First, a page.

What are the qualifications for Senator? must be at least 30 years old, 2) must have been a citizen of the United States for at least the past nine years, and 3) must be (at the time of the election) an inhabitant of the state they seek to represent.
Marbury vs, Madison- why was it important? Marbury v. Madison, arguably the most important case in Supreme Court history, was the first U.S. Supreme Court case to apply the principle of "judicial review" -- the power of federal courts to void acts of Congress in conflict with the Constitution. Wri
Conventions an assembly of persons met for a common purpose; especially : a meeting of the delegates of a political party for the purpose of formulating a platform and selecting candidates for office
Single- member districts an electoral district that returns one officeholder to a body with multiple members such as a legislature.
Petition a written document that many people sign to show that they want a person or organization to do or change something
Independent as to a political party an independent or nonpartisan politician is an individual not affiliated to any political party
Platform a declaration of the principles on which a group of persons stands; especially : a declaration of principles and policies adopted by a political party or a candidate
Jurisdiction as to the courts Jurisdiction is the practical authority granted to a formally constituted legal body or to a political leader to deal with and make pronouncements on legal matters and, by implication, to administer justice within a defined area of responsibility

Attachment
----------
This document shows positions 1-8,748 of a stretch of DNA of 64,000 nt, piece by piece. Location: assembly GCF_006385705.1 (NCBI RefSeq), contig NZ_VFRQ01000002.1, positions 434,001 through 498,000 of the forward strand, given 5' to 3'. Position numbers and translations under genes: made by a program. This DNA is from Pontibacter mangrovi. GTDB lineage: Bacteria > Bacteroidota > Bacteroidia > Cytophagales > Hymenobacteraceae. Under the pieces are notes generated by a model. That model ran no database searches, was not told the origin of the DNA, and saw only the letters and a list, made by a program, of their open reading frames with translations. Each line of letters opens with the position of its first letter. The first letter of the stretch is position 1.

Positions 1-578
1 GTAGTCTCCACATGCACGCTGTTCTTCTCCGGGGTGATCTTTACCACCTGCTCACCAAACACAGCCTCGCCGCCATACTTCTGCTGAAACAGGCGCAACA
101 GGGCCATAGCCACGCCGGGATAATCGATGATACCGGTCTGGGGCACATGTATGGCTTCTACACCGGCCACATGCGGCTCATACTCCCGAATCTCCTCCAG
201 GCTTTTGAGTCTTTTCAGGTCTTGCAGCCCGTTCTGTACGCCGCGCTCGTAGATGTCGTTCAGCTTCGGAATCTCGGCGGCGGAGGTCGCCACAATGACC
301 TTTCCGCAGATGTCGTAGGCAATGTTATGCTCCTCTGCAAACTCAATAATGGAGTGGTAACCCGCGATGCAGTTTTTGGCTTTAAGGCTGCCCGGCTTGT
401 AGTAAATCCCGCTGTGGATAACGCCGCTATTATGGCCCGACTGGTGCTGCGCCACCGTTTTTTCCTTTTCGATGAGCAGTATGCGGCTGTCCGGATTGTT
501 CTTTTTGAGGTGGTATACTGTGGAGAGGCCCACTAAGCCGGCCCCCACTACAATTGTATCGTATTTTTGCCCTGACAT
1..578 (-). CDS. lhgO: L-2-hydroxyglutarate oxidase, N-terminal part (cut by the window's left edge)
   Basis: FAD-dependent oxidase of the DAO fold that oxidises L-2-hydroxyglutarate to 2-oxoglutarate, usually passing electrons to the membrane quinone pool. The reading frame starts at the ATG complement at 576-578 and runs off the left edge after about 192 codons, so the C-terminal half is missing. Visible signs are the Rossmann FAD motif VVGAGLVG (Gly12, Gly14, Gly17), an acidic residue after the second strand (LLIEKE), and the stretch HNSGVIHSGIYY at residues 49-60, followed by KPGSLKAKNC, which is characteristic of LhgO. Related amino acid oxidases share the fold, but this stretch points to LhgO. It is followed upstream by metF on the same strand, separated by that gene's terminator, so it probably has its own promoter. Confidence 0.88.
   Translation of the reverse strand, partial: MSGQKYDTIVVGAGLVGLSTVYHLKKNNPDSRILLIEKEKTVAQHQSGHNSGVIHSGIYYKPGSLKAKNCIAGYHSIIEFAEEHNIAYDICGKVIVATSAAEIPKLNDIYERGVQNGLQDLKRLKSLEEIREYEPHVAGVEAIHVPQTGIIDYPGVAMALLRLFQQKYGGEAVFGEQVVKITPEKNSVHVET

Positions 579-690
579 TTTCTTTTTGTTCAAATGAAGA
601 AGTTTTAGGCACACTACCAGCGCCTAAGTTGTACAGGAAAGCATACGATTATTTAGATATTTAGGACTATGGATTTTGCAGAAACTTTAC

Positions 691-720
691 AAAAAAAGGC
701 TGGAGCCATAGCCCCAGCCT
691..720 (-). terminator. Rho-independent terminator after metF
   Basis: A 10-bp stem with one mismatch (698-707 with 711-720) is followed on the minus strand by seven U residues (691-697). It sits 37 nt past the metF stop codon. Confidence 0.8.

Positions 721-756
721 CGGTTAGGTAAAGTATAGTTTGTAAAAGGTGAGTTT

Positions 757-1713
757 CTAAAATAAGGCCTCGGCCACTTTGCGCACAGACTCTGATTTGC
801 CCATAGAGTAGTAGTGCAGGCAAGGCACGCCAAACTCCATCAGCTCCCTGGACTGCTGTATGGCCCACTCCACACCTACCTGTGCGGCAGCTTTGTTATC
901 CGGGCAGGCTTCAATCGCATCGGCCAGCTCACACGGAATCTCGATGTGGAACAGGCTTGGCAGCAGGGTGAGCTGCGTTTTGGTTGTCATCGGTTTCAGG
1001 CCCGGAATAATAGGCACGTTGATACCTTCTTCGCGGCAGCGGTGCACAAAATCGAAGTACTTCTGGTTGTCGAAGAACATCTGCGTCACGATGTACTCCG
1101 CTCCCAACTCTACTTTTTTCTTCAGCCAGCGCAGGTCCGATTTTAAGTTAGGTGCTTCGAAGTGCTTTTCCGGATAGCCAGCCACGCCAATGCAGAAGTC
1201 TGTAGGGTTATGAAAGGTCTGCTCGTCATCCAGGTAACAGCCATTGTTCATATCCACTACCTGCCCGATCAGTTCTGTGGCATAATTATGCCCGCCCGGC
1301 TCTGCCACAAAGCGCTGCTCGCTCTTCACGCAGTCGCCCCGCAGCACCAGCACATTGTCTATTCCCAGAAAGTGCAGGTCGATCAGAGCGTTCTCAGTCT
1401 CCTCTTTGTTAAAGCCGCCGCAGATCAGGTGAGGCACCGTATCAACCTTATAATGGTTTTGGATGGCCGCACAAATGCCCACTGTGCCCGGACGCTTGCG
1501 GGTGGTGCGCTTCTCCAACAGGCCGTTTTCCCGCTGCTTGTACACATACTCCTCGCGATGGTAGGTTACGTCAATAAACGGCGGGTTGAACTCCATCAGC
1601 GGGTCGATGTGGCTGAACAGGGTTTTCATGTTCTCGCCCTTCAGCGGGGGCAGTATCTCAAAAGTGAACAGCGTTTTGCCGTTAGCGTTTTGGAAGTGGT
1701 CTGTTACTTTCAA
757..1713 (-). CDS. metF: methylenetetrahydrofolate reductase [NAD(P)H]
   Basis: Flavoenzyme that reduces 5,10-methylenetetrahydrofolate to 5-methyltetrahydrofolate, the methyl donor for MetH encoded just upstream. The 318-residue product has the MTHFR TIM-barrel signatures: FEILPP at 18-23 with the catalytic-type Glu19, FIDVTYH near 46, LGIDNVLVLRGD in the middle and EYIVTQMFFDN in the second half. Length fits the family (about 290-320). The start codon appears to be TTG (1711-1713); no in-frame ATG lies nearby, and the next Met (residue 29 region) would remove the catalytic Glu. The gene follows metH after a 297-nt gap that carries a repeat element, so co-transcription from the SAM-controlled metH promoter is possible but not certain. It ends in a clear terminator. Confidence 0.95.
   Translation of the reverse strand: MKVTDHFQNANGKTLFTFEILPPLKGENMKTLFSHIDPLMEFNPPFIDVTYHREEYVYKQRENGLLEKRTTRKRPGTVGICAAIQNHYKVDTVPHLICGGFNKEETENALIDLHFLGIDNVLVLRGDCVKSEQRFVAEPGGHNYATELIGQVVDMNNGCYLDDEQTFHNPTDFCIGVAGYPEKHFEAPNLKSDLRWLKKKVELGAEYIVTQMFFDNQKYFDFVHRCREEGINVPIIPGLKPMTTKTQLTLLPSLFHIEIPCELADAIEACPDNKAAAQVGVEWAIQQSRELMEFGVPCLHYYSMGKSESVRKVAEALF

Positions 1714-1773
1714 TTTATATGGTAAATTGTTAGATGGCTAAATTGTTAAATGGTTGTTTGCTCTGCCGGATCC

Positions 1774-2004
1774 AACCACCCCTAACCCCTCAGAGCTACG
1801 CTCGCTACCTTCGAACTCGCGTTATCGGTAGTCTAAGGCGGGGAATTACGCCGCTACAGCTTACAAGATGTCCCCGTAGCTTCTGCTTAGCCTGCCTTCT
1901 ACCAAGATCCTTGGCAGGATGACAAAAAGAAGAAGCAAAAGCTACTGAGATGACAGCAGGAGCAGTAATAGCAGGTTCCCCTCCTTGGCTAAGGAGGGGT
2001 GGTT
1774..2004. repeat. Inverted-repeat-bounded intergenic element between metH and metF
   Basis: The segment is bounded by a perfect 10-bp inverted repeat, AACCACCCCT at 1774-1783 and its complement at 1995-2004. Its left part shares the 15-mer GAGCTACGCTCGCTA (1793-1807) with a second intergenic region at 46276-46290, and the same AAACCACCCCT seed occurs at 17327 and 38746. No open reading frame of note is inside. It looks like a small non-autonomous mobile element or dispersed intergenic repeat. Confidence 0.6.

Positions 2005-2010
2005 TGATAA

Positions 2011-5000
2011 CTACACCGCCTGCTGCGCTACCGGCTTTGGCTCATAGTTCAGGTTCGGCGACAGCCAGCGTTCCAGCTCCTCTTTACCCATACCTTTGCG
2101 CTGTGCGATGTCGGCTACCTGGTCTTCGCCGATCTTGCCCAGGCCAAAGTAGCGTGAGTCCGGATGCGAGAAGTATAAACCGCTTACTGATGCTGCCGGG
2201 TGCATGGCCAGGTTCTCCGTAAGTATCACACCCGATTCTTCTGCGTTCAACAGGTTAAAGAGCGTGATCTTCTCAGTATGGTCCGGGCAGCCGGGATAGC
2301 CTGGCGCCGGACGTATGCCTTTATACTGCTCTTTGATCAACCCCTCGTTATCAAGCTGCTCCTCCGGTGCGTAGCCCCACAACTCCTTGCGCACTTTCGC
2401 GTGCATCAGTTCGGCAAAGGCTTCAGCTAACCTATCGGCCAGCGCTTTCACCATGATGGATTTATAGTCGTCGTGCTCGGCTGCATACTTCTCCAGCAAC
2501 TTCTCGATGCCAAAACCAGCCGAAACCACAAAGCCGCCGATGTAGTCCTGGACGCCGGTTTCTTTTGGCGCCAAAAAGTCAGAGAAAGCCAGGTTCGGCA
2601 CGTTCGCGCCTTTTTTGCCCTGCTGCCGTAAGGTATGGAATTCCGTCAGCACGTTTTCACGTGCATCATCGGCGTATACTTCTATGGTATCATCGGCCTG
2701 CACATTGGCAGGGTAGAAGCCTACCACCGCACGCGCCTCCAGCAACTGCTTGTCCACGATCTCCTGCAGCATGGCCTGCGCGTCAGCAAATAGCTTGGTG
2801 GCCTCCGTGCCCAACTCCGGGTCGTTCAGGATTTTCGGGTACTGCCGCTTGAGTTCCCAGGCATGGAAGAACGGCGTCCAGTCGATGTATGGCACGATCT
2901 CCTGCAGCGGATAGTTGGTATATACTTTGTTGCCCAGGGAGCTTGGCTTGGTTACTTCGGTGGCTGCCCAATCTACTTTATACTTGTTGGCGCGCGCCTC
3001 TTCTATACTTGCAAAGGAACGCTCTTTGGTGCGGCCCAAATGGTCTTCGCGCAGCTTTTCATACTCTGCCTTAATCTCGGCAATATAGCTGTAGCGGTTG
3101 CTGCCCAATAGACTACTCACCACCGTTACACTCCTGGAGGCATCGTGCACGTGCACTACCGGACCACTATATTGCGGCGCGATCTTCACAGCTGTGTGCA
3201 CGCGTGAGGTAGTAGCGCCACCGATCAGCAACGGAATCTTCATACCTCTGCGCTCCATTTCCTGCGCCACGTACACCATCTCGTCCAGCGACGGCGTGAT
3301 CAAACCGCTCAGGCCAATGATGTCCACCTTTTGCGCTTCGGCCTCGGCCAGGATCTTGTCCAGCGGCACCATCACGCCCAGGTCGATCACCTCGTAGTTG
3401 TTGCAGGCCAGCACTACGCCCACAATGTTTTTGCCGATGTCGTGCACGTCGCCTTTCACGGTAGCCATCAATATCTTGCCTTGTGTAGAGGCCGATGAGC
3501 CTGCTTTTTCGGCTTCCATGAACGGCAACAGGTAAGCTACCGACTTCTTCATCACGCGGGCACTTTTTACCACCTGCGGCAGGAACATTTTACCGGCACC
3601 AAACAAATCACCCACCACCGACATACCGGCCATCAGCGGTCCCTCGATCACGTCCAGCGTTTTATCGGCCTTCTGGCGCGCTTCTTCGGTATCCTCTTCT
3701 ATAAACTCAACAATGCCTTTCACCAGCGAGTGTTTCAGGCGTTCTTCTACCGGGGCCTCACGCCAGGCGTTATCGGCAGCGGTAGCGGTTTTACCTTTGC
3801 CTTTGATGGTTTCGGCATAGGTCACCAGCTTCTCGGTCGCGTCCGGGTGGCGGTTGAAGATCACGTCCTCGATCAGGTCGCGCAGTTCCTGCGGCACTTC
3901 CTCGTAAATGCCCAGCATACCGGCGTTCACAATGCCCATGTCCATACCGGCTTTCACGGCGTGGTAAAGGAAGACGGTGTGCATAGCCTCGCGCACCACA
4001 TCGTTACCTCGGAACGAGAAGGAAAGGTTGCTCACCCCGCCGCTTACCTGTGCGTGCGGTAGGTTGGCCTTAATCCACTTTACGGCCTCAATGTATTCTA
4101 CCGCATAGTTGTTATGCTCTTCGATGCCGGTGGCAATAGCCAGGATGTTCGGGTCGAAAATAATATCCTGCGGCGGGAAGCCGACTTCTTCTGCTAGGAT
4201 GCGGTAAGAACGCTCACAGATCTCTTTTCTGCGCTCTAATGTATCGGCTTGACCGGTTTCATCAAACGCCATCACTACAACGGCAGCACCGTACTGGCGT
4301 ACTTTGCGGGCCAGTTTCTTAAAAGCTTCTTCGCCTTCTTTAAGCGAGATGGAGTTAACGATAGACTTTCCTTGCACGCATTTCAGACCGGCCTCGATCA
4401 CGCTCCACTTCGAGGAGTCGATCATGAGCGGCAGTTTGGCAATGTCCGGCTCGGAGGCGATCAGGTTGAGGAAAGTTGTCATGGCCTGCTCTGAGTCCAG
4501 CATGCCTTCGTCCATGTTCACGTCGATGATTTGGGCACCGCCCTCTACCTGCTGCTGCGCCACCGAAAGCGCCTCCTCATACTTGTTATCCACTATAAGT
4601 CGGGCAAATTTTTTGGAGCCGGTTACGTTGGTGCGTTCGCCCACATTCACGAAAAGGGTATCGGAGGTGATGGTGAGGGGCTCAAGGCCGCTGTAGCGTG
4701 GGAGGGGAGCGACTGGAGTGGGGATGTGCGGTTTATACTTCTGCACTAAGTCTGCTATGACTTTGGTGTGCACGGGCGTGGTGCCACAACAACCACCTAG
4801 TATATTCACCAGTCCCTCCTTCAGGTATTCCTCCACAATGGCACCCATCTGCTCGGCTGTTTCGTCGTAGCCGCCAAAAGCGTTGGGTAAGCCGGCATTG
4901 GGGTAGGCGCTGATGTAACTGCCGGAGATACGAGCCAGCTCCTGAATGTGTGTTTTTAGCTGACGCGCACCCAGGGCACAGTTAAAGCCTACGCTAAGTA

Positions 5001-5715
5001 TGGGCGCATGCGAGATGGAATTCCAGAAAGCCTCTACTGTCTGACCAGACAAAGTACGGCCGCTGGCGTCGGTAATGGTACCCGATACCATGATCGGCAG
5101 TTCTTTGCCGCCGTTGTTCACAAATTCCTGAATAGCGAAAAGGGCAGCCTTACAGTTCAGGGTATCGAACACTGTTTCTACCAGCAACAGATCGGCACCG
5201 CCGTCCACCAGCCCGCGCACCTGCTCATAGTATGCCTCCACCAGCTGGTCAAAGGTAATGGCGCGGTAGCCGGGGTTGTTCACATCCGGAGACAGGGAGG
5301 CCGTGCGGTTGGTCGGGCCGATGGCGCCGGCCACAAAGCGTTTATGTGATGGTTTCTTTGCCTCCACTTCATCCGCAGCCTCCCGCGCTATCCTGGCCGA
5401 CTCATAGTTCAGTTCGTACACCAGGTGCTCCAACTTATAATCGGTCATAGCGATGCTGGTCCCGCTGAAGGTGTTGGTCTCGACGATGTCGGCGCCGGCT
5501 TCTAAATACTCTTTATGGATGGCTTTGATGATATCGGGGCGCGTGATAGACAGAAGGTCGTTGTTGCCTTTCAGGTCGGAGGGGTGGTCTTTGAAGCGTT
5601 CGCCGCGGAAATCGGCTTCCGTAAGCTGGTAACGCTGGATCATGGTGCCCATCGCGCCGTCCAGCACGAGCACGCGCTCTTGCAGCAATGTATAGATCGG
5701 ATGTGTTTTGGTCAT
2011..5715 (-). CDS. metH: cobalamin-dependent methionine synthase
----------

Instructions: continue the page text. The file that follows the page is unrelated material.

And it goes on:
Grand Jury a jury that examines accusations against persons charged with crime and if the evidence warrants makes formal charges on which the accused persons are later tried
Petit Jury a jury of 12 persons impaneled to try and to decide finally upon the facts at issue in causes for trial in a court
Precinct Captain an elected official in the American political party system. The office establishes a direct link between a political party and the voters in a local election district.[1]
Lieutenant Governor an elected official serving as deputy to the governor of an American state
Winner take all The winner take all system is a system in an election where the winner is the person who gets the most votes. This is used by most states in the Presidential election. The candidate who wins the state will get all of the states electoral votes
Article 1 Article 1 gives Congress its powers and limits. Congress is the branch of the government who can make laws for the country. Article 1 also creates the two sections of Congress, the Senate and the House of Representatives
Bill of Rights a document containing a formal statement of rights <a patients' bill of rights>; specifically : a summary of fundamental rights and privileges guaranteed to a people against violation by the state —used especially of the first 10 amendments to the United
Ratification to make (a treaty, agreement, etc.) official by signing it or voting for it
Impeachment to charge with a crime or misdemeanor; specifically : to charge (a public official) before a competent tribunal with misconduct in office
Article 2 Article 2 of the Constitution makes the executive branch of the government. The Executive branch has the responsibility and authority for the administration on a daily basis. In the United States, the executive branch is made up of the President and execu
Article 3 Article 3 of the Constitution creates a judicial branch in the United States. The Judicial branch is the court system that interprets the law. In the United States, the judicial branch includes the Supreme Court and the lower courts which are made by Cong
Created by: presteezy